Everyone has heard the stories: jaded customer takes to Facebook or Twitter with a complaint to try to get a company’s attention. Understanding and responding to customers on social media channels is most definitely a new imperative for companies, but the future of customer service is more than listening and responding to posts on social media channels. In fact, a true “social” customer service strategy entails much more than listening and responding to external posts on the internet. It is about reshaping the lens through which a company views customer relationships and experiences.
The rise of CRM systems over the past decade have empowered companies to view their customers through a corporate management lens: centralized access to customer account information, their purchase history, contact information, etc. But today’s customers have different expectations, and, enabled by social technologies, have the potential to impact your company or brand (both positively and negatively) in a bigger way than at any previous time in history. A recent study by the Pew Research Center reported in Time Magazine shows that a simple post on Facebook marked as “Friends of Friends” can have a reach well past 150,000 views. The pendulum has definitely swung.
Bluewolf believes that the future of customer service is about unleashing customer engagement, and enabling the enterprise with customer data that, when collected and reported accurately (into a central CRM system), have the potential to impact your company’s ability to serve your customers in new and more meaningful ways. While contact centers typically understand the value of structured data, the new unstructured data available within the social media space provides customer insight that allows interactions to be much more targeted. The focus is not just about reacting to the negative, but about responding to the positive.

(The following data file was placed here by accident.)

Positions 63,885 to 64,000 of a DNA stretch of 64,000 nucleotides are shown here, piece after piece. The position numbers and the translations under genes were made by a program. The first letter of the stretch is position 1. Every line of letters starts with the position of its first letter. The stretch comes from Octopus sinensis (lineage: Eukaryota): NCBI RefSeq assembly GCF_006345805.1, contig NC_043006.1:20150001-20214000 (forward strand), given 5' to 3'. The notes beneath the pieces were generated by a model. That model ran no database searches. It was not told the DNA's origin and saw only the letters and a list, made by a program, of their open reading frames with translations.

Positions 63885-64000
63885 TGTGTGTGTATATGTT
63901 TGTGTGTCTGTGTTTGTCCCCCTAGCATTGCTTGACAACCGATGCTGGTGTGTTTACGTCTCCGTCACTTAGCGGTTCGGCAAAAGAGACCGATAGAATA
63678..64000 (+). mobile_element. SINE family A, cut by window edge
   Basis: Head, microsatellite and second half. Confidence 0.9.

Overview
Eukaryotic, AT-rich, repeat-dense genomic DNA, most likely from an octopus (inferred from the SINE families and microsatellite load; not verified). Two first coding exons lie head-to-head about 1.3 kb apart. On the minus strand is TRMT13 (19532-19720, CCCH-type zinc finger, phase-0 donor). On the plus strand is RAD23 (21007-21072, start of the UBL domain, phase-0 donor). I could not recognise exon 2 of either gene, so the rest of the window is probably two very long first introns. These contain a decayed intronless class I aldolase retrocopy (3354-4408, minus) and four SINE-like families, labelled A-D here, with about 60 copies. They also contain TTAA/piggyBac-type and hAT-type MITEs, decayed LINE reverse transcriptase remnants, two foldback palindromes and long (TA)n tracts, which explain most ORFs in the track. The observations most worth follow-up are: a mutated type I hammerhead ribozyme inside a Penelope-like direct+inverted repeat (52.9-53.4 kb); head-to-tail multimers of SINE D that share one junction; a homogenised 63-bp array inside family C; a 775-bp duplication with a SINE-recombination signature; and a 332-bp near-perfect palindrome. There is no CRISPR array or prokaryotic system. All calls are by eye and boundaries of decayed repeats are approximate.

For example, look at Airbnb. In July of 2011, they learned a hard lesson about a customer taking to social media to complain when their apartment was vandalized. Their initial response was lackluster, and negative responses from customers went viral over the internet. Now, barely a year later, the company has come to the understanding that the very future of their business may rest in listening to and engaging its customers (read Fortune: Airbnb: More than a place to crash). With a new view of improving how they serve customers, the company has watched its customers take that lead in leasing more than apartments. Creative customers have started leasing all sorts of services including parking places, cars, and even bikes. Airbnb is hoping to capitalize on this engagement to transform itself from a house-sharing website to a global emporium of customer services.
To successfully execute this vision, Airbnb needs a strategy that involves more than social media monitoring. It needs people, process, technology, and a corporate culture that enables it to collaborate and capitalize on customer ideas and effect rapid change across the company. To win with this broader vision, Airbnb needs to effectively engage customers, on both the leasing and purchase sides, understanding how to make it easier and more fruitful for them to list and buy services through Airbnb over any other website. They need to drive rapid business change around how they market themselves, handle transactions, and support every customer with seamless, high-quality experience.
Companies need to continually re-invent themselves and release new products that keep pace with the changing needs of the market. Becoming a “social” business means giving your organization the ability to listen, engage, collaborate, and respond to these changes quickly. It means that you are willing to provide service through the channels that your customers choose. When you get right down to it, a “social” customer strategy aims to enable the enterprise to understand early, and often, what your customers value, and to drive response through a customer-focused (as opposed to management-focused) lens.
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Over the past 10 years, technology has been the catalyst for huge change in the contact center. But social media may just be the biggest impact yet. Social Media has now put the customer in a place of control that he or she has never had before – and forward-thinking contact centers are either already engaged or are creating strategies for how they will play in this new customer channel. Through Twitter, Facebook, Pinterest, blogs and other social media channels, customers can now tell the world about their latest experience with your brand. As a customer, I no longer tell just 9 people about a poor experience. Toda,y it is multiplied at a rate that is somewhat unsettling.
Time Magazine’s TechLand website recently reported that a single post on Facebook, sent to “Friends of Friends”, has an average reach of more than 156,569 viewers. Even if you remove the high-end users like Justin Timberlake and Lady Gaga, the median reach for the post is still 30,000. Imagine the power associated with a single customer being able to tell 30,000 people about a recent call to your center that did not quite meet expectations.